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Things are finally starting to move forward for Eloise Kelly and Colin Selwick. After a particularly inauspicious start, Eloise has finally managed to secure a date with Colin. She’s also hard at work combing the archives of Sebastian, Lord Vaughn, a contemporary and associate of the Pink Carnation. This time, it is Vaughn who is the focus of her research as she tries to discover just what it is Vaughn was really up to during this time. Was he, as Miles Dorrington and Geoffrey Pinchingdale-Snipe suspected, the Black Tulip?

In the 19th century, meanwhile, Lord Vaughn is having a hell of a time. The Pink Carnation has asked him to recruit Mary Alsworthy (the jilted sister from The Deception of the Emerald Ring) and place her in the path of the Black Tulip. It is the Carnation’s hope that the Black Tulip will in turn recruit Mary to be one of his agents, and she in turn will work with the Carnation and Vaughn to bring the Tulip down. Yet Vaughn has other worries, including the seeming resurrection of a wife he’d thought long dead. So his attraction to Mary is inconvenient at best (and really, not at all surprising to readers).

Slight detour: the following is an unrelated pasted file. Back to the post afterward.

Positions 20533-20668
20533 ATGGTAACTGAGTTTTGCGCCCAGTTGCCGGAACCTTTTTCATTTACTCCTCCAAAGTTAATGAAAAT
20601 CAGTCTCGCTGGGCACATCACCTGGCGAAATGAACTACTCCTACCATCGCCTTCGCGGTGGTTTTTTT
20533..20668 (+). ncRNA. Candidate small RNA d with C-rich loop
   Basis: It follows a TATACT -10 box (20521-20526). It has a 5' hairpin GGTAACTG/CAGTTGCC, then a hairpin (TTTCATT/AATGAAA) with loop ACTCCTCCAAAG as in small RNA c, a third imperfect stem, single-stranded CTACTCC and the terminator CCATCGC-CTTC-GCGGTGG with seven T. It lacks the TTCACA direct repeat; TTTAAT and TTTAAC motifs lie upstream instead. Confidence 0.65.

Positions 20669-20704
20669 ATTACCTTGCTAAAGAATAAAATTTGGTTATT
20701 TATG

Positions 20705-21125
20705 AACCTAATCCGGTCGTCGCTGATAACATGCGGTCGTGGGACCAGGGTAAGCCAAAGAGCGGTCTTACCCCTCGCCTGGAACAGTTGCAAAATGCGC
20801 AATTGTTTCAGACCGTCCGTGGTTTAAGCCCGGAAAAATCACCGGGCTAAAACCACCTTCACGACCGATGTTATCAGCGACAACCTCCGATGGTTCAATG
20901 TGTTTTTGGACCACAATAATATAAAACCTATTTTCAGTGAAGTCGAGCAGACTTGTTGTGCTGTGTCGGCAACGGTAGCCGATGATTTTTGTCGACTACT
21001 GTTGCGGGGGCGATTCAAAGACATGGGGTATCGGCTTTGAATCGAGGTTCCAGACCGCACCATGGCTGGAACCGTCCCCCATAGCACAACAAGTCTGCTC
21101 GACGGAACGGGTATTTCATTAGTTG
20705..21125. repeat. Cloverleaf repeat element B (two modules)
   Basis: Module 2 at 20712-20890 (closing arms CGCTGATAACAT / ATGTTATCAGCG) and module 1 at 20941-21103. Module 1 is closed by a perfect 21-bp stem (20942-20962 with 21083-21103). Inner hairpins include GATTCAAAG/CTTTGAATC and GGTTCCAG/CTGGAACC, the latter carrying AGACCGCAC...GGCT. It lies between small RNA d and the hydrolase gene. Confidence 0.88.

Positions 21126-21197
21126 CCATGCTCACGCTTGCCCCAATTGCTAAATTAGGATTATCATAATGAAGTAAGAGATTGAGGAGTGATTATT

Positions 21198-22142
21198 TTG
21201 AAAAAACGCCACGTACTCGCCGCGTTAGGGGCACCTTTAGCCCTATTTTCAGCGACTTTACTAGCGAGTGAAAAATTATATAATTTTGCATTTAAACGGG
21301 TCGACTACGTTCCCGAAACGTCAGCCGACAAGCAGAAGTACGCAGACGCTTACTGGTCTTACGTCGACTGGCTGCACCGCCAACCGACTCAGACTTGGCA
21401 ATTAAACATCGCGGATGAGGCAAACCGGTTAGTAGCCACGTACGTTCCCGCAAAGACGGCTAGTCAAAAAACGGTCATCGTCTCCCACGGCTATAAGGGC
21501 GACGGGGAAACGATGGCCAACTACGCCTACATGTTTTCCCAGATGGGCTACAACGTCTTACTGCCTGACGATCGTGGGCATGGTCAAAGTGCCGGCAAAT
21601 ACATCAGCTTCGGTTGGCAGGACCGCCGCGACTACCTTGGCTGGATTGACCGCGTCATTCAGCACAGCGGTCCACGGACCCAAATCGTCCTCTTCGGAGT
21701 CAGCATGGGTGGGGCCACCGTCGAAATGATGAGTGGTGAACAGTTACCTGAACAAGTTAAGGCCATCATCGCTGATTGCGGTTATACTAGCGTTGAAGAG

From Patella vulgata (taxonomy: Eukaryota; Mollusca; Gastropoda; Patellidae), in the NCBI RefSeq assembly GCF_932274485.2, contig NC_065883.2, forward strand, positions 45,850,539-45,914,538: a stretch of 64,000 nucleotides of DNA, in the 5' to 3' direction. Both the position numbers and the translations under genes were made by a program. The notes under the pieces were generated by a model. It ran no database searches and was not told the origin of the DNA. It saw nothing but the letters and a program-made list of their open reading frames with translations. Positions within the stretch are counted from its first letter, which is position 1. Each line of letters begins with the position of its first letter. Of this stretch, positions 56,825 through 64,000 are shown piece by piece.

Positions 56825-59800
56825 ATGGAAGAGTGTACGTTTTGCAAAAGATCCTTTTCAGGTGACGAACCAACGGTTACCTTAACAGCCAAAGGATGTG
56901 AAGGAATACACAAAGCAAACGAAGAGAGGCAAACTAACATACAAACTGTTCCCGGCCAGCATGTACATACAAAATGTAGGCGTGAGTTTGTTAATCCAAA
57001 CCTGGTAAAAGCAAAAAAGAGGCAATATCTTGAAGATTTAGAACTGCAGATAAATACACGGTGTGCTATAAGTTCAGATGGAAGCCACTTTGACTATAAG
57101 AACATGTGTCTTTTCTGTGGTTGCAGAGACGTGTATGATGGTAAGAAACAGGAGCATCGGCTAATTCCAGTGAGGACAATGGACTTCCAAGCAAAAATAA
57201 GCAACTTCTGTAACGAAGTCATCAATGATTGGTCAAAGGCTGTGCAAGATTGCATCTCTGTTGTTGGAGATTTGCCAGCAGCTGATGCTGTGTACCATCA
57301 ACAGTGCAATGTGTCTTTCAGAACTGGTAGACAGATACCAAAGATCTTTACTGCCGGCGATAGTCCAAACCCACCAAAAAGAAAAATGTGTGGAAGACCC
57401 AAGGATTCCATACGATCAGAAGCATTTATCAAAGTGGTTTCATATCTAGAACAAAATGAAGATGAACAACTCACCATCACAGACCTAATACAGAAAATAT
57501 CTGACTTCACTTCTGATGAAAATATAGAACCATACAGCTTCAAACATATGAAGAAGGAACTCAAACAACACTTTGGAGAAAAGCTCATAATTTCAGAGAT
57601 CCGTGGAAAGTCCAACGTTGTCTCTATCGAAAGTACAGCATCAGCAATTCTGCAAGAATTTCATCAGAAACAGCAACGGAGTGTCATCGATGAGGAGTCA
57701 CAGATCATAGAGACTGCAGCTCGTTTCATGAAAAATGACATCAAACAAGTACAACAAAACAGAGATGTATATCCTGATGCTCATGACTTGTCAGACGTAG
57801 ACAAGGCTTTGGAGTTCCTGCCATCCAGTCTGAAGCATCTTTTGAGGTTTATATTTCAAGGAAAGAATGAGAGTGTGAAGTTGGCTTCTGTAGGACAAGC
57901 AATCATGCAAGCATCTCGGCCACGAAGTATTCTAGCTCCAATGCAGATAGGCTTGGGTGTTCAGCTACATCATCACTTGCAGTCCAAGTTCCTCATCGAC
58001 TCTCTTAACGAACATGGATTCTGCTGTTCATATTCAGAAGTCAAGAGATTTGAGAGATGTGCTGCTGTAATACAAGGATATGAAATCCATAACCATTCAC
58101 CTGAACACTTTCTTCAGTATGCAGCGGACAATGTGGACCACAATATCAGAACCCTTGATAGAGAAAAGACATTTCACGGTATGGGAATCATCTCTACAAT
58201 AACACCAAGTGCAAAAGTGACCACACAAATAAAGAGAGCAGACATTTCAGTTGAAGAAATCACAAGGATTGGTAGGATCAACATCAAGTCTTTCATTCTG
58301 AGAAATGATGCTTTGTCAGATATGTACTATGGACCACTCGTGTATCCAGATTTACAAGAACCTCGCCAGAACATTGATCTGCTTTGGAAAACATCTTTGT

Overall, I actually have kind of mixed feelings about this book. The story line between Eloise and Colin has improved after taking a rather annoying turn in book three. And I really, really loved the levels of sarcasm that characterized the interactions between Mary and Vaughn. But as I was reading, I kept feeling that something was missing or off, and for the life of me, I’m not really sure what it is.

I definitely found this book to be much better than the previous installment in this series, though, so if you enjoyed earlier books in the series, I think you will enjoy this one as well.

Buy The Seduction of the Crimson Rose on Amazon

Read my review of The Secret History of the Pink Carnation here.
Read my review of The Masque of the Black Tulip here.
Read my review of The Deception of the Emerald Ring here.

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